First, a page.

Housing costs are rising, both for home prices and rents. Does this mean that new construction is too low, or is this just a financial phenomenon?
Home prices across the country have increased by 6.3 percent in the past year, compared to a long-run average of 4.6 percent. Rents increased by a lesser 3.6 percent, but compare that to overall inflation of just 2.4 percent. Regional differences are large, of course, with pronounced effects from growth limitations in some markets.
Dr. Bill Conerly based on data from Census Bureau
Percentage of housing units vacant, rental and owned.
For supply and demand balance, take a look at the new data on housing vacancies released by the Census Bureau. The accompanying chart shows the trend from 1980, with the most recent data covering the first quarter of 2018.
We seem to be right in the ballpark of normal for both rented and owned housing. (Rental housing includes apartments as well as condos and single-family homes on the rental market. The "owned" category is what we would call owner-occupied, except these are vacancy figures, so it would be owner-unoccupied.)
Some vacancy is normal and healthy. A family moves out of one house into another. It may take a week or a month before the next family moves in. The same is true for apartments, but to an even greater extent.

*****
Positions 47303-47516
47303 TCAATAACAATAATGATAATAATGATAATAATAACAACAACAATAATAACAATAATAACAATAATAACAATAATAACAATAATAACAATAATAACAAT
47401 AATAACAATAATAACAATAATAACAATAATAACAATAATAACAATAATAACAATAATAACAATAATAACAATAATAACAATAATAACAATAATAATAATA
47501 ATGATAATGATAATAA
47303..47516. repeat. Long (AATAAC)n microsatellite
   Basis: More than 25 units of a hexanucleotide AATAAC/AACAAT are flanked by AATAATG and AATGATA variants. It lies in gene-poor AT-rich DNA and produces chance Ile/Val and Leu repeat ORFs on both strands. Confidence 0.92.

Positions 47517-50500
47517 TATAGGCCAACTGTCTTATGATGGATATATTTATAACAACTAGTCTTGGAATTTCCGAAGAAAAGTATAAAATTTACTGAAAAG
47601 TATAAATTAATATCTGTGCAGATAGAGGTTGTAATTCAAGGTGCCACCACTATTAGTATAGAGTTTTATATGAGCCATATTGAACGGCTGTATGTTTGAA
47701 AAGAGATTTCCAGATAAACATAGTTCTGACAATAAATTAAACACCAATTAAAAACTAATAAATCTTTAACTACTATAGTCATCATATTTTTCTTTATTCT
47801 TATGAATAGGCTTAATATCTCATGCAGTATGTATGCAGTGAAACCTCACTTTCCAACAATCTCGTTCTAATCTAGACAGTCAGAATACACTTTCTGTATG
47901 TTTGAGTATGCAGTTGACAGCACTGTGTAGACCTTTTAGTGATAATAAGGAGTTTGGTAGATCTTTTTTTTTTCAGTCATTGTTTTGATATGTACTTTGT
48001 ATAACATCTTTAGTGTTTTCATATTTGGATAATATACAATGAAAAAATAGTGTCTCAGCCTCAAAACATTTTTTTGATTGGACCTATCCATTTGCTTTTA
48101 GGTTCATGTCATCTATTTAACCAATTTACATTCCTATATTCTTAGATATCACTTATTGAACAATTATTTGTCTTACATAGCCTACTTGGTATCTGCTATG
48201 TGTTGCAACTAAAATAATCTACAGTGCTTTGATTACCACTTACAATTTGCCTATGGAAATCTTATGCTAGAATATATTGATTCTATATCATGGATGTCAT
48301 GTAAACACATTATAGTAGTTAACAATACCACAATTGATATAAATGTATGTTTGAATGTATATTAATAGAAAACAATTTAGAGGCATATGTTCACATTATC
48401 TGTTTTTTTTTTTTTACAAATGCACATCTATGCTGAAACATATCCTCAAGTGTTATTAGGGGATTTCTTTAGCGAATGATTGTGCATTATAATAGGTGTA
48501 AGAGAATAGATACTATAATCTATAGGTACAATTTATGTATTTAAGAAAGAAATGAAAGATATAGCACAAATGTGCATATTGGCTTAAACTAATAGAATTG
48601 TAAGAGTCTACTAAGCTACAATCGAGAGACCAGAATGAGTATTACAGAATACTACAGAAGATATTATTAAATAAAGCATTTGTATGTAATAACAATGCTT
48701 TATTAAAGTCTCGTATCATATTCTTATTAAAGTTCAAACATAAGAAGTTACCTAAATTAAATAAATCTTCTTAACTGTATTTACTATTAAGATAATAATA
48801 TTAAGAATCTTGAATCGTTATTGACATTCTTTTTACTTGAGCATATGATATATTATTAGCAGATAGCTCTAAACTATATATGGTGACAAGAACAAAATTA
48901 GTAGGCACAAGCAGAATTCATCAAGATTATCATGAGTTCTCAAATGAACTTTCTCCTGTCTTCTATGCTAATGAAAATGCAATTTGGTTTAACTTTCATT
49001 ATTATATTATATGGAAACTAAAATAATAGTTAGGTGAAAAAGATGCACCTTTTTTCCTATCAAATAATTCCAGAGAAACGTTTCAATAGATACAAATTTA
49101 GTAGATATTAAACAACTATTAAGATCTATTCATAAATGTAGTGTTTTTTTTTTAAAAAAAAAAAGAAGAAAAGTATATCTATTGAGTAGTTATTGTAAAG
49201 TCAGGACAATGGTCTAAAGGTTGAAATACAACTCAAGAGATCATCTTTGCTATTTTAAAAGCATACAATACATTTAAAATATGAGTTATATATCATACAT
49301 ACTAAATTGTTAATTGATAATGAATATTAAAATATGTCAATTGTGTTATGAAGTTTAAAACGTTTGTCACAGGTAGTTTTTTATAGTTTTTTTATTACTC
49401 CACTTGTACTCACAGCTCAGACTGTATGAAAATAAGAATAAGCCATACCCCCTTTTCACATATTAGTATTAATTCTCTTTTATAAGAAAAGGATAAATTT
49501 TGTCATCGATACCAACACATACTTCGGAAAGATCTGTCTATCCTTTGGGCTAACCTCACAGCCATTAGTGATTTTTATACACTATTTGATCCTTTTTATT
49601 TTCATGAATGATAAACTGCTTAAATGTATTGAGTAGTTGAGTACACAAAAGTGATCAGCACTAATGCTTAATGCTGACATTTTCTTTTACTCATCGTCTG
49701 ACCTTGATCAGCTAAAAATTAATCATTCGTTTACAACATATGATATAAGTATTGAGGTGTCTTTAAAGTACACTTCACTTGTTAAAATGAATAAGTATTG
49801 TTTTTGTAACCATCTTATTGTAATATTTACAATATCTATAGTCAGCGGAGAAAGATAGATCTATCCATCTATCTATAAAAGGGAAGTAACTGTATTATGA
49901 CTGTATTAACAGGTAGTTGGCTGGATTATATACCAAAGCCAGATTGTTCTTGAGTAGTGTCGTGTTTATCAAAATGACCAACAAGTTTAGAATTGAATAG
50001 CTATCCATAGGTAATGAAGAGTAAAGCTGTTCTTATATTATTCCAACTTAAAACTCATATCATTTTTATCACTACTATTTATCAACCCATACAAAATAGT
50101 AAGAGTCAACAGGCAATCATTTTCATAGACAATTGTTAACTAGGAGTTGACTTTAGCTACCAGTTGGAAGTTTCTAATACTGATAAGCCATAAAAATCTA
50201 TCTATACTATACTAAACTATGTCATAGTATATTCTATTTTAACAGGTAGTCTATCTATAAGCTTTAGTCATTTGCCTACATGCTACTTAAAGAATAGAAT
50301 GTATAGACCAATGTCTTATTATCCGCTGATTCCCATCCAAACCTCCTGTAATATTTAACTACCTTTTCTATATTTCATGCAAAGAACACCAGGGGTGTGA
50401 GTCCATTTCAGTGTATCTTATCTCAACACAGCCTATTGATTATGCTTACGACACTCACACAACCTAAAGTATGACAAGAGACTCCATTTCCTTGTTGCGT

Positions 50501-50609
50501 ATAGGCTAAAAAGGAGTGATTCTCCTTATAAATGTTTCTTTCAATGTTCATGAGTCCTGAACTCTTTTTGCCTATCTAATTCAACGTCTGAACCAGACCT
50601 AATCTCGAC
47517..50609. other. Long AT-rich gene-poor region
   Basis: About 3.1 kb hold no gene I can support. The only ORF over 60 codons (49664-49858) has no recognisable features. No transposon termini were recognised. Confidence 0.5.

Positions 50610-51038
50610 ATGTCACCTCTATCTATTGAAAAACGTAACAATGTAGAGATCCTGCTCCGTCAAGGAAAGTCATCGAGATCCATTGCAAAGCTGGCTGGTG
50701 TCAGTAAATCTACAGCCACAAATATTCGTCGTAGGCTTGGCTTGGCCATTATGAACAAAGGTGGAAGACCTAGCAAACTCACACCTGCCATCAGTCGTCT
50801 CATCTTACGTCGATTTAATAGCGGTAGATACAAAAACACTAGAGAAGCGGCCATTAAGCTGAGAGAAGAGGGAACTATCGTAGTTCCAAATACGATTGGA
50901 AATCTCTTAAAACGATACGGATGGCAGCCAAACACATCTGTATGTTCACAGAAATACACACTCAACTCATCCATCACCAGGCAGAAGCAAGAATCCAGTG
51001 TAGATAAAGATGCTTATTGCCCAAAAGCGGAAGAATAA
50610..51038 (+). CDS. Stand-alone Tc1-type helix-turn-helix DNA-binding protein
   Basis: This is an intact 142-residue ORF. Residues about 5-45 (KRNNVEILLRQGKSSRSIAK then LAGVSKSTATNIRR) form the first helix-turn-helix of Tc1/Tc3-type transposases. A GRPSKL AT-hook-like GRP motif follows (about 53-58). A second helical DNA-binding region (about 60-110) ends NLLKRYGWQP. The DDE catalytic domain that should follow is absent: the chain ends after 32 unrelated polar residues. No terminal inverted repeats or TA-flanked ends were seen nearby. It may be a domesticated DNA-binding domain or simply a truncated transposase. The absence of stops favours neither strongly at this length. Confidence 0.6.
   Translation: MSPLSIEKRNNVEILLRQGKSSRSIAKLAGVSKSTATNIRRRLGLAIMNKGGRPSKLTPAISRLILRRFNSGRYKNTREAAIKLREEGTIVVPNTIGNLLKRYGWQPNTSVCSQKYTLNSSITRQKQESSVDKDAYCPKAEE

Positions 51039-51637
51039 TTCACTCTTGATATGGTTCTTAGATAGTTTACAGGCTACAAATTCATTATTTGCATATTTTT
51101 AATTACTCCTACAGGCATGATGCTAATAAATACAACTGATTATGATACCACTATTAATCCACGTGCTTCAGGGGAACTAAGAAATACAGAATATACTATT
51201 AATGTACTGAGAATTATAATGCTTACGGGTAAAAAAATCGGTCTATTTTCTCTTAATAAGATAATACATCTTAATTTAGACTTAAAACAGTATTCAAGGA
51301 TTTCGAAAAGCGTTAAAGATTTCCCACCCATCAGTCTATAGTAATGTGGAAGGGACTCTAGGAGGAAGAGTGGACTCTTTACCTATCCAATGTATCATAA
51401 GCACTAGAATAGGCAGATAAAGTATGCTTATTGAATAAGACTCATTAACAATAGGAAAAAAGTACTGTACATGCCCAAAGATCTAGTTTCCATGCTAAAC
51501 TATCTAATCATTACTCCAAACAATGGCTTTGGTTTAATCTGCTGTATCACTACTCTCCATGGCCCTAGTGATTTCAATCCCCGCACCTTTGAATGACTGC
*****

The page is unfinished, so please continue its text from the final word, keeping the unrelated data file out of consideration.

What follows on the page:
(The quarterly data are not highly accurate. Bill McBride at Calculated Risk blog has an explanation of the issues, in particular that the survey behind the quarterly data does not align with the more-accurate decennial census. Nonetheless, the quarterly survey shows us the trend on a consistent basis.)
The underlying driver of residential construction is population growth. The usual factors thought to influence housing starts, such as incomes and mortgage rates, can speed up or slow down the construction needed to serve a growing population, and these factors can shift the mix of houses toward the high end or the low end. But in the end, housing is built for people, not for mortgages.
Current population growth is very low. We added 2.6 million residents to the U.S. headcount last year, compared to 3.3 million a year in the 1990s. Twenty percent less growth of population means we need 20 percent fewer new housing units. Back in the 1990s we averaged 1.4 million units started each year, so something like 1.1 should do now. Smaller household sizes warrant slightly more starts. The current pace, about 1.2 million over the past 12 months, seems reasonable. These numbers hardly look like underbuilding.
So the fundamentals argue against the view that housing is in short supply. So why would prices and rents be rising? Investment demand seems to be the reason, at least on the single-family side. In the last housing boom, strong investment demand led to overbuilding, which I don't see right now. But once again families seem to expect good returns from home ownership.
I don't expect current home price appreciation to continue. A severe bust is not in sight (at least not in my sight), but long-term appreciation of three percent is more reasonable than a continuation of recent six-plus percent gains.
This analysis looks at the nation as a whole. Regional price appreciation can vary widely, especially with regard to areas that restrict development.